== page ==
And of course recycling is green because we’re helping the environment.
However, the Manchester council bin I have is now almost the same size as the bin I have in my kitchen. So that now means I make 3 or 4 trips to the local tip every week.
And from the look of the crowds of people dumping their rubbish it looks as though I’m not the only one. When I asked one tip employee how many cars were coming through every month they told me it was around 30,000.
Increasing non-recyclable waste
Now I know that quite a proportion of those cars are purely recycling. I do that myself too. However, just casually standing there I noted there was a lot of rubbish that was put into the non-recyclable skip.
So how much diesel and petrol is being used to transport our waste to tips that was originally being put into bins collected by bin lorries? It can’t be that green if we’re all making many more trips to the tip can it?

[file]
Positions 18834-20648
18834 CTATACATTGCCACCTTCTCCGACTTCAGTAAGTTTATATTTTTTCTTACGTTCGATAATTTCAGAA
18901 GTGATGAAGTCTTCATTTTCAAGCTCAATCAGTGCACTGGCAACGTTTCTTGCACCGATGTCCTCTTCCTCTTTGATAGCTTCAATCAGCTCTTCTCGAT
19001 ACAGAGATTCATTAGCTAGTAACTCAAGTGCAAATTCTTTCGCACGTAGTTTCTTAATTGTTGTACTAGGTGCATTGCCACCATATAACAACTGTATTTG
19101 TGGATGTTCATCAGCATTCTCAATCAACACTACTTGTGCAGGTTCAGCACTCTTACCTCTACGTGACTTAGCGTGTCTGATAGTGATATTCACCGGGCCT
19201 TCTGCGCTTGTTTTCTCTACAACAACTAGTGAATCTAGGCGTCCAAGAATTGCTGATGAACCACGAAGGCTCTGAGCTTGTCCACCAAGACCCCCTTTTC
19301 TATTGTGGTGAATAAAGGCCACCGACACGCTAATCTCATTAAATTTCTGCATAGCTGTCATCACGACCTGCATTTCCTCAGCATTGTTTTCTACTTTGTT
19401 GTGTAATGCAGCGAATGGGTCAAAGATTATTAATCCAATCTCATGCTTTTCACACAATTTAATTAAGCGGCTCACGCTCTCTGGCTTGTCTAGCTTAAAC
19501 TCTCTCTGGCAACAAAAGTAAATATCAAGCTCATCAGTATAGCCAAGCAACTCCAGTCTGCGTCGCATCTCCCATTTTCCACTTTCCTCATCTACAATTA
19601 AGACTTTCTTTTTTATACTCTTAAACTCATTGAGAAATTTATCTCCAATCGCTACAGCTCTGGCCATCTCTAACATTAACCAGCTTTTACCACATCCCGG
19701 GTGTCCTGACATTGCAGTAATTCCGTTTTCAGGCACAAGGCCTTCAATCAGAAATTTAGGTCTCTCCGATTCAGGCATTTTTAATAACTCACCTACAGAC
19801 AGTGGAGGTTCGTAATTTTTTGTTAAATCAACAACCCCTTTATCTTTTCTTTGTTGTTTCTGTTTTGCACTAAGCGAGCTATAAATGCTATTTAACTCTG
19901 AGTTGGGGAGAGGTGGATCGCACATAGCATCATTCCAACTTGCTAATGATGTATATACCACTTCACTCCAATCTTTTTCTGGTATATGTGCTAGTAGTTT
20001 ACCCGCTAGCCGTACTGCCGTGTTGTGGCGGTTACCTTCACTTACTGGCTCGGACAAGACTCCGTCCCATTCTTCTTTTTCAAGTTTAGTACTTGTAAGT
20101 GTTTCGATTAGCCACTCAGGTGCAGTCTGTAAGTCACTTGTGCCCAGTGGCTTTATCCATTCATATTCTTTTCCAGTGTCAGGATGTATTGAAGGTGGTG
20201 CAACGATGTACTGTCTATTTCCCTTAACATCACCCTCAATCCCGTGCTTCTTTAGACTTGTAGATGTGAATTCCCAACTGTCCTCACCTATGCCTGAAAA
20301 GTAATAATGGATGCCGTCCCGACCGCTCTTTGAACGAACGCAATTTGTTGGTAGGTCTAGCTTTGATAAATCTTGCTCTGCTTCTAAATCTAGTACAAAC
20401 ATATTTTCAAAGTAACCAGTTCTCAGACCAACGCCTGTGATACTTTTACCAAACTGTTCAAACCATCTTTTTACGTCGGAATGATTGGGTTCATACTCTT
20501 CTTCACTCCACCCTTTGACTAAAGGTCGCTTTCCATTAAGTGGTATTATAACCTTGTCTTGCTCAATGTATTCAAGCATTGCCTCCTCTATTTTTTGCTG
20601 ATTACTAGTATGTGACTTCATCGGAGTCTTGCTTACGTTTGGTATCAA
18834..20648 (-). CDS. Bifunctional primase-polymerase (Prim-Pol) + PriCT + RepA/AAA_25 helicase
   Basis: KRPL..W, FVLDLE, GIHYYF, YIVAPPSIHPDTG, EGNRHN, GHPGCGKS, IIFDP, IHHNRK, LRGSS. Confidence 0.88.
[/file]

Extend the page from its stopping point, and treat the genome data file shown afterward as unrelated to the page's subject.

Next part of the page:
Manchester Council wins again
I suspect it helps Manchester city council as their bin lorries won’t be carrying as much waste as they used to. So the lorries won’t be so heavy laden and that means they won’t need as much maintenance and they also won’t need as much fuel to carry the rubbish around.
Which as a council tax payer looks to be a a good thing. However, like so much of the green movement the hidden costs (of 30,000 car trips to just one tip per month) can’t have been calculated when they decided to reduce bin sizes! So much for being environmentally friendly, eh?Manchester City Council rubbish bin size